TREE FRIEND DATA SHEET
AVACADO TREE <3
- Average expected life of tree, in years, from sprout to death (approx numbers)
An avocado tree will continue to grow and produce fruit until something kills the tree. If healthy, 50-400 years
- Years until trees first fruit (ie some trees fruit within a few years, others can take decades)
Seedling trees take up to 8 years to fruit. However grafted trees can produce fruit in 2-4 years.
- Season of year when productive tree fruits (ie Summer, Autumn, Winter Spring or combo ie Su/Au)
The two main varieties of avocados grown in Australia are Hass and Shepard. Hass are in season from May through to January and Shepard’s are in season from February through to May.
- Expected or average number years tree expected to fruit for once it begins. (ie year 8 to 20 = 12 yrs)
The original Hass tree (1926) produced fruit until it died from root rot and was cut down in 2002 at the age of 76. There are reportedly wild trees in Mexico that are over 400 years old that are still producing.
- Country/area of origin
Central and South America. 50% of the world’s avocados are grown in Uruapan, Mexico
- Average annual rainfall in area of origin
Uruapan has average rainfall of 1625 mm which occurs mainly in its summer months from June to October with winter being moderately dry.
- Latin name of tree and family
(Persea americana), from the family Lauraceae (Myrtle).
- h) Any other products, benefits, useful or interesting facts about of tree:
ie good shade tree or wind break, good cabinet, building or fire wood, fire resistant, flood or drought tolerant. For example in Australia we have a challenge with termites that do a lot of damage eating wooden structures, there are certain woods that are naturally white ant resistant that allow a more reliable building without utilising white ant poison like is often done.
Avocados are used mainly as a food however are also used to make oil, soap, shampoo and skin care products.
An Australian woodworker has reported that it is suitable for carving, resembles White Beech (Eucalyptus kirtonii); is easy to work, and dresses and polishes beautifully. He has made jewellery boxes.
Avocado came from the Nahuatl (Aztec) word “ahuácatl” which means “testicle. It is also referred to as alligator pear.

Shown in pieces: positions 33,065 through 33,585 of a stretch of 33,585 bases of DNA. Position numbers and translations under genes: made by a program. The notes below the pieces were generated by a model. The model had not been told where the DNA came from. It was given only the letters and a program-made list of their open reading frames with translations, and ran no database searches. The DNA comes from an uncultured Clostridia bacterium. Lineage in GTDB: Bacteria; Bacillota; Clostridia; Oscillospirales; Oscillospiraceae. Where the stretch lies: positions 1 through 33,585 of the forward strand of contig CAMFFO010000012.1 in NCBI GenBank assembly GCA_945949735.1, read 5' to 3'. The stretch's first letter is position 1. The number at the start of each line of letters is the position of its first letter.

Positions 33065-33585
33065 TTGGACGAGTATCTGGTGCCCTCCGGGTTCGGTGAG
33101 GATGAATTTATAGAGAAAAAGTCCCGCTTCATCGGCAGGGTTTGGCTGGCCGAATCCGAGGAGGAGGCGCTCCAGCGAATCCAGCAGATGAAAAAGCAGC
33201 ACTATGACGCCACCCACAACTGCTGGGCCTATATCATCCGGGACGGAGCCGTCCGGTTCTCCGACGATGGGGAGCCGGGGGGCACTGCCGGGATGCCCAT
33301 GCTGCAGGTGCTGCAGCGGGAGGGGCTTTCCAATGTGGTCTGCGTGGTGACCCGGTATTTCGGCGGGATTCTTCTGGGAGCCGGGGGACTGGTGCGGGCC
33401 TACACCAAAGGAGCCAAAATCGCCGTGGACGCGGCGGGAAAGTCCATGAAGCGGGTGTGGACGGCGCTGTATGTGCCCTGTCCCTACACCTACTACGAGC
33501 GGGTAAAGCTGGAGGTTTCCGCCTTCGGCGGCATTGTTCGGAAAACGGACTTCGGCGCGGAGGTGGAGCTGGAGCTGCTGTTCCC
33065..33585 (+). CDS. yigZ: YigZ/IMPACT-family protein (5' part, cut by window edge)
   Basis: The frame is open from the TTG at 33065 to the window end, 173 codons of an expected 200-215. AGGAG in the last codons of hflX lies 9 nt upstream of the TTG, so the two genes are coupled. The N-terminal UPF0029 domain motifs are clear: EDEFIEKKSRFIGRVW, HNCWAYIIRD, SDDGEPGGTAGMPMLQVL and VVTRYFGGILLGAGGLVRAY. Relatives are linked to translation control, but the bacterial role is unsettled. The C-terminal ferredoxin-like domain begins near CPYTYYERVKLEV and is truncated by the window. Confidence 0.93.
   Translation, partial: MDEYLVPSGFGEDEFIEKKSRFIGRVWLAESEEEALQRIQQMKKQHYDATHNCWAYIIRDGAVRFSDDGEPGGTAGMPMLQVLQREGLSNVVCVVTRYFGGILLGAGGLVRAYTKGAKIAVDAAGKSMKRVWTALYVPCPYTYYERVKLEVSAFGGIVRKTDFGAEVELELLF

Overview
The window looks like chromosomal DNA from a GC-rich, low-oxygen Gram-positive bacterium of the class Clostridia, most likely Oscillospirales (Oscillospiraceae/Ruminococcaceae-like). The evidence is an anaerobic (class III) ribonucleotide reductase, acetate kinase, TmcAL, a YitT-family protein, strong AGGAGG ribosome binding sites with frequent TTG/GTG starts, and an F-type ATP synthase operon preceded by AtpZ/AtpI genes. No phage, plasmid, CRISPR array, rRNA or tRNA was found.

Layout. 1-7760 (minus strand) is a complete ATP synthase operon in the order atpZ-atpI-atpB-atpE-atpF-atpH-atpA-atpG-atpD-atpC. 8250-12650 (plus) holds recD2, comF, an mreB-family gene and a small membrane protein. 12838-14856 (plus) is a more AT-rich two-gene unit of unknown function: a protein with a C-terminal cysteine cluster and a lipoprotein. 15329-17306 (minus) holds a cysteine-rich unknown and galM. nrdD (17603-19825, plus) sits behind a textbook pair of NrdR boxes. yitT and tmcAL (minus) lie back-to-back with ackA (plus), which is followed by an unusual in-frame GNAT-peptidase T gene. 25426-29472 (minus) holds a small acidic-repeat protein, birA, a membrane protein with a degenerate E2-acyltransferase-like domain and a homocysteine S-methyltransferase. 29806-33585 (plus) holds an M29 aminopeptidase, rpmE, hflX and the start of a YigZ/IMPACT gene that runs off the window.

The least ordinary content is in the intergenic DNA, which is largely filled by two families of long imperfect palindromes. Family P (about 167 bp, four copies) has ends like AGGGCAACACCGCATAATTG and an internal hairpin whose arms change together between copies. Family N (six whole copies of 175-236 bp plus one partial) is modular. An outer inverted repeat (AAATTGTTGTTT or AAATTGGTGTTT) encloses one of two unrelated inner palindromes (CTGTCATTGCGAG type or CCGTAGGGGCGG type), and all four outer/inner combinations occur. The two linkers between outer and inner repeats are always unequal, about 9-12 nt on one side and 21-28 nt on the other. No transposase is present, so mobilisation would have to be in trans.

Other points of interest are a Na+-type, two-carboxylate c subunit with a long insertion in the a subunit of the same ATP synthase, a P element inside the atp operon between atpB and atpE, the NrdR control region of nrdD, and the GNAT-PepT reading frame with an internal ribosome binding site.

Avocados will not ripen while they are still attached to the tree, apparently because of an inhibitor in the fruit stem.
- i) Height, width and shape of tree at maturity.
Please find measure for both diameter of trunk and also arbour (the tree foliage) Note the profile shape is important for later design work, some trees have an overhanging canopy with bare trunk that can be walked around, others have foliage from base to top and in all sorts of patterns and densities.
Avocados are attractive evergreen trees which usually grow in a cyclical manner between 3- 6m high x 3-5m wide.
Trunk: 30-60 cm in diameter.
Fruit: Large berry. Yellow-green or reddish brown, large, usually pear-shaped, sometimes ovoid or globose, 70-200 mm; exocarp corky; mesocarp fleshy and edible. Weighs 100-1,000 grams with a single large central see
Foliage: Avocado leaves are alternate, glossy, elliptic to obovate-oblong, 10–30 cm long, 4–10 cm wide, leathery, upper surface dark green, lower surface glaucous and sparsely hairy; secondary veins prominent, reticulum coarsely areolate; petiole 2–7 cm long. They normally remain on the tree for 2 to 3 years
Flowers: Although the trees produce an abundance of flowers, usually less than 0.1% of the flowers set fruit and most of these fruits abscise within 6 weeks from full bloom. Avocado flowers are inconspicuous and appear in terminal panicles of 200 – 300 small yellow-green blooms. Each panicle will produce only one to three fruits.
Harvesting: Avocados will naturally grow into large trees, which can make harvesting difficult. It is advisable to prune the tree when young to create a low branching structure which is easy to climb on to collect the fruit. Best to prune them back to 2-3m picking height each year.
- j) challenges or special requirements, such as needing other varieties in order to fruit
Root rot (Phytophthora cinnamomi) can develop fairly quickly in poorly-drained soils. It is therefore essential to determine in advance the suitability of the soil for avocado production. The tree’s primary requirement is good drainage. It cannot stand excessive soil moisture or even temporary water-logging.
Scale, aphids and thrips can also attack avocados.
Anthracnose is another fungal disease affecting avocados. It appears as small black spots on the foliage which spread out and cover the leaf, drying out the leaf which then falls off. It can also spread to the fruit causing fruit drop.
Avocado leaves, bark, skin, or pit are documented to be harmful to animals. Cats, dogs, cattle, goats, rabbits, rats, guinea pigs, birds, fish, and horses can be severely harmed or even killed when they consume them. The avocado fruit is poisonous to some birds.